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Getting your support chats and support tickets rated is a good way of finding out if your customer service works. Seeing a good rate after a chat or a ticket means that you did something well. More importantly, the bad rates help you spot places where you need to improve.
When tracking these ratings, you may notice that the rates for your support chats are often higher than those for your support tickets. I bet you give equal amount of attention to your chats and tickets, apply the same good practices, yet your chats fare better than your tickets.
Where does this difference come from? Are support tickets inherently flawed in some way? Do people prefer chats when getting support?
It’s a lot simpler than that – it’s all about the difficulty of cases we push to support tickets. They are not the easy ones that can be handled immediately but the ones that are hard to crack and require more time. And the harder the cases, the longer they take to solve.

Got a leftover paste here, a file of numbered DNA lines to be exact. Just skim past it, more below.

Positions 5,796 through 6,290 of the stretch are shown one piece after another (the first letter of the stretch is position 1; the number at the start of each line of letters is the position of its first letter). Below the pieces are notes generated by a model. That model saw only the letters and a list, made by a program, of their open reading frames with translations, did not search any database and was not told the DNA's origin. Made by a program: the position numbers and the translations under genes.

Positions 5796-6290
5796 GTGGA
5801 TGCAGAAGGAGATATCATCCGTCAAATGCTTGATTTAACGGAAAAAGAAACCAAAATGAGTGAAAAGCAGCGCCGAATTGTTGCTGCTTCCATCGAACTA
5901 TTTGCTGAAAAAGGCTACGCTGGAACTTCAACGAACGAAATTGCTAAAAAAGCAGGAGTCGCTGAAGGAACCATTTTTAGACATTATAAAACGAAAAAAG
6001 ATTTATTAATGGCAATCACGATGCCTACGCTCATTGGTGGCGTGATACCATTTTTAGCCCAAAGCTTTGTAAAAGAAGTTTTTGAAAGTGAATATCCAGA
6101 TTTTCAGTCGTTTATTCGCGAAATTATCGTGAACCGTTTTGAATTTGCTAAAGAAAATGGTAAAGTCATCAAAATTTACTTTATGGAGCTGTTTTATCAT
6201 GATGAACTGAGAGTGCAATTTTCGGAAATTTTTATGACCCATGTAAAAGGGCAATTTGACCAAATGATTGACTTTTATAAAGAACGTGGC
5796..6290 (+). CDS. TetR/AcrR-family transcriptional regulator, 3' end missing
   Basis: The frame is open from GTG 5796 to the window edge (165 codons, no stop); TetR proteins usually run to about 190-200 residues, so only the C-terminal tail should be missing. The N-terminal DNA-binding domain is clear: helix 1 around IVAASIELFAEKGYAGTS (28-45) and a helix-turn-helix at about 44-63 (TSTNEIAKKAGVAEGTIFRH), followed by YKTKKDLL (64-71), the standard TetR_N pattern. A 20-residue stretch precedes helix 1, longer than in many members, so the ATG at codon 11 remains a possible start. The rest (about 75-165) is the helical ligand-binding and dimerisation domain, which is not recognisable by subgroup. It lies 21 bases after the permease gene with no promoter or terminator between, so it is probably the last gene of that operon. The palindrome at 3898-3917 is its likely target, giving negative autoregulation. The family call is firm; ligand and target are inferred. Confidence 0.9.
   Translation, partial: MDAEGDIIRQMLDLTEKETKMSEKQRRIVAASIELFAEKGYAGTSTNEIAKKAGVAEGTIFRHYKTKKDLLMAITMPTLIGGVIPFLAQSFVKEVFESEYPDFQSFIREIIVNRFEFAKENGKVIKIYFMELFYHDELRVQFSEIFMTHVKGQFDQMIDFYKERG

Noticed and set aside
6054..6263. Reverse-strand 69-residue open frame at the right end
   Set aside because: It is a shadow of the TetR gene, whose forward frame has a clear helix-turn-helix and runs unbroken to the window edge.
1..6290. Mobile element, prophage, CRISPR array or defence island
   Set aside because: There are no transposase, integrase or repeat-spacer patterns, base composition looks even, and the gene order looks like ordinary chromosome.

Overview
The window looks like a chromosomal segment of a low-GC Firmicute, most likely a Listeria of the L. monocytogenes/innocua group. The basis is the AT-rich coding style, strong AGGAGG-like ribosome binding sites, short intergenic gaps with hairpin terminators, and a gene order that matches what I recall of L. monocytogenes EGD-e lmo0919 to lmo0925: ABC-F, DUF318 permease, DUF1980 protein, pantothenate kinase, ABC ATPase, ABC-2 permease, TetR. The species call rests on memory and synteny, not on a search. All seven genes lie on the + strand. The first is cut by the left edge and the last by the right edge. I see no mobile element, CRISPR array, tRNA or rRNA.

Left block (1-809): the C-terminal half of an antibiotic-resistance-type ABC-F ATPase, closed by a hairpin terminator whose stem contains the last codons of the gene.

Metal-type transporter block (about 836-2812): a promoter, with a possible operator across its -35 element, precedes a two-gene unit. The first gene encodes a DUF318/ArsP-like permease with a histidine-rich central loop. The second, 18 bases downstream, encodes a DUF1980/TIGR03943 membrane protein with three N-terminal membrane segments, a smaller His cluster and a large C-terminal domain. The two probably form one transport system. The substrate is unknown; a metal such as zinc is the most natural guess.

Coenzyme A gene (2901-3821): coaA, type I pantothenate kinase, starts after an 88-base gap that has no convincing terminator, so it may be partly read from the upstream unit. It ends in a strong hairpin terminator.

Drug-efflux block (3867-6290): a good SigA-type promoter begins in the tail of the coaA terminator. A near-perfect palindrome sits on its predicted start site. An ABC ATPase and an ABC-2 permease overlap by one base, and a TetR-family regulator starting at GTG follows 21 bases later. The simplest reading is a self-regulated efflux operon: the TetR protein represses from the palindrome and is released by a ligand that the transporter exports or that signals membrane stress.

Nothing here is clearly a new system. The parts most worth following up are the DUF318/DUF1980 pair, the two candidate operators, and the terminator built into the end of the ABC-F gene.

People who need to wait after having their cases escalated to support tickets are already, in a way, disappointed. How do you plan on turning their experience around?
Support chats vs. support tickets
In this post, I will present ticket solving based on LiveChat sign up for a 30-day trial).
When looking at the monthly satisfaction rates for chats and tickets handled by our support (if you don’t do that yourself, you definitely should), we noticed that customer satisfaction for a normal customer service chat is much higher than for a typical support ticket.
We’ve spotted this ‘anomaly' some time ago. Our chat satisfaction levels were consistently higher than those for our tickets. Here’s our chat satisfaction data for the last 30 days:
The data represents all the chats where a visitor had some kind of matter to resolve. Now, here’s the data from the same period for tickets. Since we use a different set of tags for our tickets, the filter is set to last 30 days: